AT&T's plans to buy Deutsche Telekom's T-Mobile USAfor $39 billion would create the largest U.S. wireless carrier. The proposal has yet to win approval from regulators, but there is already growing concern about how the deal might affect competition.
AT&T and Verizon Communications currently hold nearly 80 percent market share, Sprint Nextel CEO Dan Hesse told Cramer on Tuesday's "Mad Money." So Hesse thinks AT&T's proposed merger would give just two companies even greater power over the wireless space. In turn, he said Sprint and other smaller players wouldn't be able to compete.
Ralph de la Vega, CEO of AT&T Mobility and Consumer Markets, said the smaller service providers are good competitors. He doesn't think that will change should the deal go through. Names like MetroPCS Communications , for example, continue to grow and are rolling out smartphone devices. Sprint in particular appears to be a good competitor going forward, de la Vega said.
"If you look at the amount of spectrum that AT&T and T-Mobile have combined, Sprint has more. In fact, if you look at the spectrum that they have per subscriber, they have three times the amount of spectrum per subscriber than we do," De la Vega said. "So they're still going to be a great company. They're still going to be great competition and the U.S. is still going to be a really competitive market."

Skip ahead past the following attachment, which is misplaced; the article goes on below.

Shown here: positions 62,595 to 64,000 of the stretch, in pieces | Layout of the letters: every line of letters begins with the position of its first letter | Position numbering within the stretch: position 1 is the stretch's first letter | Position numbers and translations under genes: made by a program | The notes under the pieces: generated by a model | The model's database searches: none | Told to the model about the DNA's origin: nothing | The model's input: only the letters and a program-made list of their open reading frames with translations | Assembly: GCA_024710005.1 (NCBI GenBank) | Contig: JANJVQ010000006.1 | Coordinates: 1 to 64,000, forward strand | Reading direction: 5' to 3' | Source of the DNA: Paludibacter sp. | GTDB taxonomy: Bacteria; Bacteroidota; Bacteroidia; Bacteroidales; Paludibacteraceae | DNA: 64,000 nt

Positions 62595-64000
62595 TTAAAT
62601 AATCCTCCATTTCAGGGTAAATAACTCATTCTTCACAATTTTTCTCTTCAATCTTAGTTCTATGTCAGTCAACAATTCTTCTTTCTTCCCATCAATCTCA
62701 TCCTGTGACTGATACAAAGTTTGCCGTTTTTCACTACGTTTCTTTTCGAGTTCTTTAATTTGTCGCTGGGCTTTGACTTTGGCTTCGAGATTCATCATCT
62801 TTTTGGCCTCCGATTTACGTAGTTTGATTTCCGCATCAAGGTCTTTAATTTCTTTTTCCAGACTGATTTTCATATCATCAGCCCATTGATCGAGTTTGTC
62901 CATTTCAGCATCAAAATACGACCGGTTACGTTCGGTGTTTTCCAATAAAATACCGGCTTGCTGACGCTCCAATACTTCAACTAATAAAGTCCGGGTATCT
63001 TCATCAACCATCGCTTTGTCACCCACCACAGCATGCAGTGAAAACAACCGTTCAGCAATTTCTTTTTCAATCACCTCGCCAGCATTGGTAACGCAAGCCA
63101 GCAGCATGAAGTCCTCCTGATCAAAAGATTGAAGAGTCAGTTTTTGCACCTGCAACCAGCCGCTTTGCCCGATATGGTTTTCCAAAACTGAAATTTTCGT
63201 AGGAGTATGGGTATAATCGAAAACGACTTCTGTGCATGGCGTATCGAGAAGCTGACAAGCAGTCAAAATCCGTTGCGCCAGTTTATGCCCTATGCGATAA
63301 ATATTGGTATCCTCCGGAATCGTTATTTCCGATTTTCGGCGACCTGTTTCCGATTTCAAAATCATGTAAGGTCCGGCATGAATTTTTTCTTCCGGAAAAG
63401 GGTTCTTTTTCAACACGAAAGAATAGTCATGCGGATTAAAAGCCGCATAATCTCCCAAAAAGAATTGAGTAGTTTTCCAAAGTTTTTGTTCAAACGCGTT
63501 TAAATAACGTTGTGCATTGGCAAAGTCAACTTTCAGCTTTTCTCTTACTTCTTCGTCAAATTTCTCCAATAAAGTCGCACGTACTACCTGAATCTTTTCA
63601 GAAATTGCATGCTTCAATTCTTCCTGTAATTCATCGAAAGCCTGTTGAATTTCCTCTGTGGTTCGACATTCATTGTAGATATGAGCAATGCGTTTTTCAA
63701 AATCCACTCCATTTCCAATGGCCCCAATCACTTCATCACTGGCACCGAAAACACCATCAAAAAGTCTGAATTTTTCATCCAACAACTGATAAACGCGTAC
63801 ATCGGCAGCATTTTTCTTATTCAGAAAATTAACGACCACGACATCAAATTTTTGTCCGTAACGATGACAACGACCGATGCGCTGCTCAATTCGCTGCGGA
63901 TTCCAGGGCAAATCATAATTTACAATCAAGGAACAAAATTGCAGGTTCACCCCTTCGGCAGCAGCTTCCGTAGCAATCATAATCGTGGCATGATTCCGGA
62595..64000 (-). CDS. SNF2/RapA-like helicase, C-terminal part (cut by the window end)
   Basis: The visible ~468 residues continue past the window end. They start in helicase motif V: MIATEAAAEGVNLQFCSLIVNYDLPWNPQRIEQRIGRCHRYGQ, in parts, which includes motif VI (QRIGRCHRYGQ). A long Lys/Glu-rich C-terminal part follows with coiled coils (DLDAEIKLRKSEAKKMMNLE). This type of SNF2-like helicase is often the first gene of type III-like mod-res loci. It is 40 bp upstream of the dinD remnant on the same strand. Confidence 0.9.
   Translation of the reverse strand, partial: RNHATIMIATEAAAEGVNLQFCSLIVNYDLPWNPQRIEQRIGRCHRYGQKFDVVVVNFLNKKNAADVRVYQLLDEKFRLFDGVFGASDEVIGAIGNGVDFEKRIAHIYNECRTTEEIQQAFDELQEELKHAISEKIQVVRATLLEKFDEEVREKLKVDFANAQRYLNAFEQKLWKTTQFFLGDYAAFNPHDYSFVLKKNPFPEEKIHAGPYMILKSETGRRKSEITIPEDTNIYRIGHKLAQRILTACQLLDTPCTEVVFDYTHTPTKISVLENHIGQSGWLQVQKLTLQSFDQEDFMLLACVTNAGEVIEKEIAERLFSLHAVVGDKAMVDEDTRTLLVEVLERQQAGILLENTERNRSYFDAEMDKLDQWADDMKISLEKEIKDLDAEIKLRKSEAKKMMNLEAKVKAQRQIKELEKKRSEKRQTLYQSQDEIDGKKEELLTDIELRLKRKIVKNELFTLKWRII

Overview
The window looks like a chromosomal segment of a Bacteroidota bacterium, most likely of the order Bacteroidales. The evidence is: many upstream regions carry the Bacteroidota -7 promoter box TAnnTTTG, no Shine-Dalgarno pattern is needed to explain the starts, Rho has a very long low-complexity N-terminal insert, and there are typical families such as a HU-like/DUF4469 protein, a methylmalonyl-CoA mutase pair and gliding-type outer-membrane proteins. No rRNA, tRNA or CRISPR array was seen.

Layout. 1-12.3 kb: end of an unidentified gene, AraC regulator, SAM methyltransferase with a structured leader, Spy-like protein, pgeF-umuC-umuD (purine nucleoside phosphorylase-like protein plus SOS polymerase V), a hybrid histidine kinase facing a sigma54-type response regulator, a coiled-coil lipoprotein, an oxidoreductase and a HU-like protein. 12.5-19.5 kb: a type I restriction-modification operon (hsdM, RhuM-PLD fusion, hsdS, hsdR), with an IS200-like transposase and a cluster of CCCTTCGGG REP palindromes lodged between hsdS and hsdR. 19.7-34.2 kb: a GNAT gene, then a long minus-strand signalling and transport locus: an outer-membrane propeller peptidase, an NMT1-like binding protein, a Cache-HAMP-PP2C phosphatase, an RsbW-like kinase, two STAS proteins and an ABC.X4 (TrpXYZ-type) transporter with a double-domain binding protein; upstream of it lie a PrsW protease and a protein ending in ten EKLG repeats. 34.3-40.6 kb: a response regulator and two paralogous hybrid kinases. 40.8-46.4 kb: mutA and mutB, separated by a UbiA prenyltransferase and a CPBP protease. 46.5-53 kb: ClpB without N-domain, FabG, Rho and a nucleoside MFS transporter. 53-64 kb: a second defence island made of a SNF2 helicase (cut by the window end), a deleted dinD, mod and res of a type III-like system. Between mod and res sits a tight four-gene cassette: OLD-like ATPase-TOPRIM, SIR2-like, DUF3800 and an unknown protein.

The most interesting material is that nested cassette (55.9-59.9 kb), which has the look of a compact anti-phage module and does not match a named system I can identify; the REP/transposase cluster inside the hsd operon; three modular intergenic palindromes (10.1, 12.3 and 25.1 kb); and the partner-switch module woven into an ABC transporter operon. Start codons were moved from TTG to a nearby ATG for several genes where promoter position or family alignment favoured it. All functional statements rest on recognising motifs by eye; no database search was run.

While de la Vega wouldn't comment on how the U.S. Department of Justice might rule on his company's proposal, he pointed out that it has previously looked at competition on a local level. Eighteen of the top-20 markets currently have more than five or more wireless providers. So even with a AT&T, T-Mobile deal, he said the U.S. would remain the world's most competitive market.
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